Religious have long understood that. With their vow of poverty and carefully ordered spaces, their physical surroundings perpetually remind them of the detachment necessary for entering heaven and the peace they'll find there. In a sense, their simplicity of life functions as a sacramental, an incarnational habit that serves as a channel for grace, an outward practice that leads to inner transformation.

Practicing detachment

But again, those who wear religious habits aren't the only ones called to practice the habit of simplicity. Nor are they the only ones who stand to benefit from it. The simple life to which God calls religious is also the life to which he calls lay people. And the graces that come to the Dominicans and Franciscans who embrace simplicity in their monasteries are the same graces that come to accountants and PTA presidents who embrace it in their homes.
But how do PTA presidents, not to mention the rest of us, do that? After all, it's one thing for a convent's living room floor to remain clear of Legos, but how does a young mother accomplish the same task? How do lay people order their homes so that they reflect and facilitate holy simplicity? How do they embrace the simple life when they live lives that, by their very nature, require acquiring?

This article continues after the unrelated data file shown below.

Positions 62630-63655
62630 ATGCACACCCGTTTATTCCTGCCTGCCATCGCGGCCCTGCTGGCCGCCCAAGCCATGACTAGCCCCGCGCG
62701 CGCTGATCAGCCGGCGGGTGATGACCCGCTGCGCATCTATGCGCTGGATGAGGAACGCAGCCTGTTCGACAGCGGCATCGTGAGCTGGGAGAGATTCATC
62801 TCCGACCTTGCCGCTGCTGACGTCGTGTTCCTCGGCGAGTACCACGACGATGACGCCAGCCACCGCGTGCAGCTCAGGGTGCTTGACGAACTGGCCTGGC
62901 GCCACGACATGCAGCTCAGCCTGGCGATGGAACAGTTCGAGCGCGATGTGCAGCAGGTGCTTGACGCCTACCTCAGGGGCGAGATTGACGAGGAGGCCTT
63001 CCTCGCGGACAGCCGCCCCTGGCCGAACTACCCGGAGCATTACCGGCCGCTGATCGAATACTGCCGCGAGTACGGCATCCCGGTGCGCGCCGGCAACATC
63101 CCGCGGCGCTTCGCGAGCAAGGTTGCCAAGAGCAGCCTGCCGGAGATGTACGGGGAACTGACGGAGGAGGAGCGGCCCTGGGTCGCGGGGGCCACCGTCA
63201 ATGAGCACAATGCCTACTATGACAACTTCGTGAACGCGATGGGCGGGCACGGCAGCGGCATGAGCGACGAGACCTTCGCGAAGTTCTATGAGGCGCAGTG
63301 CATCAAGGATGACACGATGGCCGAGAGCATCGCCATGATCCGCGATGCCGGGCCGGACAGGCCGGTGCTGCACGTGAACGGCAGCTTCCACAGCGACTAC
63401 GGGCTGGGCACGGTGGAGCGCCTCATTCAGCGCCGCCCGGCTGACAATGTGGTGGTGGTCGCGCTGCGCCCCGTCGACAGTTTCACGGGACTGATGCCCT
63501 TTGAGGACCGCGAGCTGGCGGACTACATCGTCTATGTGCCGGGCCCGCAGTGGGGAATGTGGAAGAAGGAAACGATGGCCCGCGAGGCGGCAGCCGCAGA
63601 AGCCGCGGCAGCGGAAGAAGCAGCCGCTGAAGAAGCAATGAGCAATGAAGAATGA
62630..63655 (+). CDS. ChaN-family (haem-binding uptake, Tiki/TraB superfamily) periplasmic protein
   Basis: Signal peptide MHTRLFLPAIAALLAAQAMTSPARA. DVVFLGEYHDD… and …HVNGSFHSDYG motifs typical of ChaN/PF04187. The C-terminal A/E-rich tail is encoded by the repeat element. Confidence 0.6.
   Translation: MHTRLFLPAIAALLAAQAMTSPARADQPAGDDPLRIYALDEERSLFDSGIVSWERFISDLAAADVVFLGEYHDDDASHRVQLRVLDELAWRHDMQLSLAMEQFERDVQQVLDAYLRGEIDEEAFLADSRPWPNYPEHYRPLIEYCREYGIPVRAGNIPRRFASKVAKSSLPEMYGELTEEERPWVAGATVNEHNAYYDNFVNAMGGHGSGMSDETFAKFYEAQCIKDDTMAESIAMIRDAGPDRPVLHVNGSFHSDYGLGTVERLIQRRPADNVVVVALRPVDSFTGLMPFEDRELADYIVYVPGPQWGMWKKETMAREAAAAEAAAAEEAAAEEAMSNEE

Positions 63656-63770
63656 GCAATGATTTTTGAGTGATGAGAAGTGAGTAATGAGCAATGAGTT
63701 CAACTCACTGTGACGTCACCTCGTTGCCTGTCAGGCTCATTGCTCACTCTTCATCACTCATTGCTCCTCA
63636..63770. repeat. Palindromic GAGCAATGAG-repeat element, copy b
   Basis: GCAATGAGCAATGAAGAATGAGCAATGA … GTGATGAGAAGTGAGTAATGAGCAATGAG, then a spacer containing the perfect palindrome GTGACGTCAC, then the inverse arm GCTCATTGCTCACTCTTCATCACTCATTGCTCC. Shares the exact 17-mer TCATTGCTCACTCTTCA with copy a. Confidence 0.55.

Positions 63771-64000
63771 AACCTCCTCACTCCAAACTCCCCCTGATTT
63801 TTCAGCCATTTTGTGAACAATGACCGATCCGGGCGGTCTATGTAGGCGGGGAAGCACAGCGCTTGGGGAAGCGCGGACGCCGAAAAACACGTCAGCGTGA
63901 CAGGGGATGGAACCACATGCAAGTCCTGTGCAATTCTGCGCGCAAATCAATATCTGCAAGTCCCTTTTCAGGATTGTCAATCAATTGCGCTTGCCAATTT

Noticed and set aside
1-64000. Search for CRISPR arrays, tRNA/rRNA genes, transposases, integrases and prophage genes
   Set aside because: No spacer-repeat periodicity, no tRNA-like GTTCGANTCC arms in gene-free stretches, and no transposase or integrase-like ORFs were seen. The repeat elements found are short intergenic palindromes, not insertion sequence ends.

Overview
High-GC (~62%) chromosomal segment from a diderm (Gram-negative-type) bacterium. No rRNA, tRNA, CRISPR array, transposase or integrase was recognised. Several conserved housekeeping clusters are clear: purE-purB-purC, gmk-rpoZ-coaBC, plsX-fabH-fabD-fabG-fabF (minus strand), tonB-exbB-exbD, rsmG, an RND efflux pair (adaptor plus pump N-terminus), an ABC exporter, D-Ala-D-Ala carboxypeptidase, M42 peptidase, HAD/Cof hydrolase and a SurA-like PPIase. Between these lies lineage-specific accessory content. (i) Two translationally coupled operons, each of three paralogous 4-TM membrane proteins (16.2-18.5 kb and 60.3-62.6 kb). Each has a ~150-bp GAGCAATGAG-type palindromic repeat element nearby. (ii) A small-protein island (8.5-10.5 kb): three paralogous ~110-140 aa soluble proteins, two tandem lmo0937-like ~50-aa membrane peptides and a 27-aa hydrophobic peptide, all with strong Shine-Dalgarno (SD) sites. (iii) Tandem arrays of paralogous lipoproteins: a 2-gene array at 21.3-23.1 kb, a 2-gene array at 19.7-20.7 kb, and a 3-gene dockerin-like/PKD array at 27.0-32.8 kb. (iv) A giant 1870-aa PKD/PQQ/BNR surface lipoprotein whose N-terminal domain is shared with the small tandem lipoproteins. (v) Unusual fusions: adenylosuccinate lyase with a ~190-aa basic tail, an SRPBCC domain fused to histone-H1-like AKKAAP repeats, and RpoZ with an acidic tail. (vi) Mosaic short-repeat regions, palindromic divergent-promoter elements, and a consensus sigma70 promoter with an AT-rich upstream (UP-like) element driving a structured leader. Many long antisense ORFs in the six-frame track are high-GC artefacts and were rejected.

It starts with attitude.
St. Francis de Sales, the great spiritual adviser to the laity, once counseled, "Let us learn from Jesus in the manger, to hold the things of the world in such esteem as they deserve."
That's detachment, the virtue that enables us to throw away the notebooks and binders from our college days and give away our favorite little black dress that hasn't fit since our first child was born. Detachment is also the virtue that prevents us from finding our self-worth in a new sofa from Pottery Barn or a new Land Rover with all the upgrades. It prevents us from conflating Christ's idea of the good life with Madison Avenue's idea of the good life, and it frees us to buy and keep what we know we need while letting go of what others want us to think we need.
Along with detachment, the simple life requires gratitude.
"(Give) thanks always and for everything in the name of our Lord Jesus Christ to God the Father," urges St. Paul in Ephesians 5:20. And by that, he didn't just mean saying "thank you." He meant appreciating God's gifts in deed as well as in word, caring for everything given and entrusted to us as wise and good stewards.

Too much 'stuff'

In cultures where material goods are scarce, where the price paid in time, labor or money for clothes, tools, and toys is high, this isn't hard to grasp. We always care more for what's precious and rare than we do for what's cheap and abundant.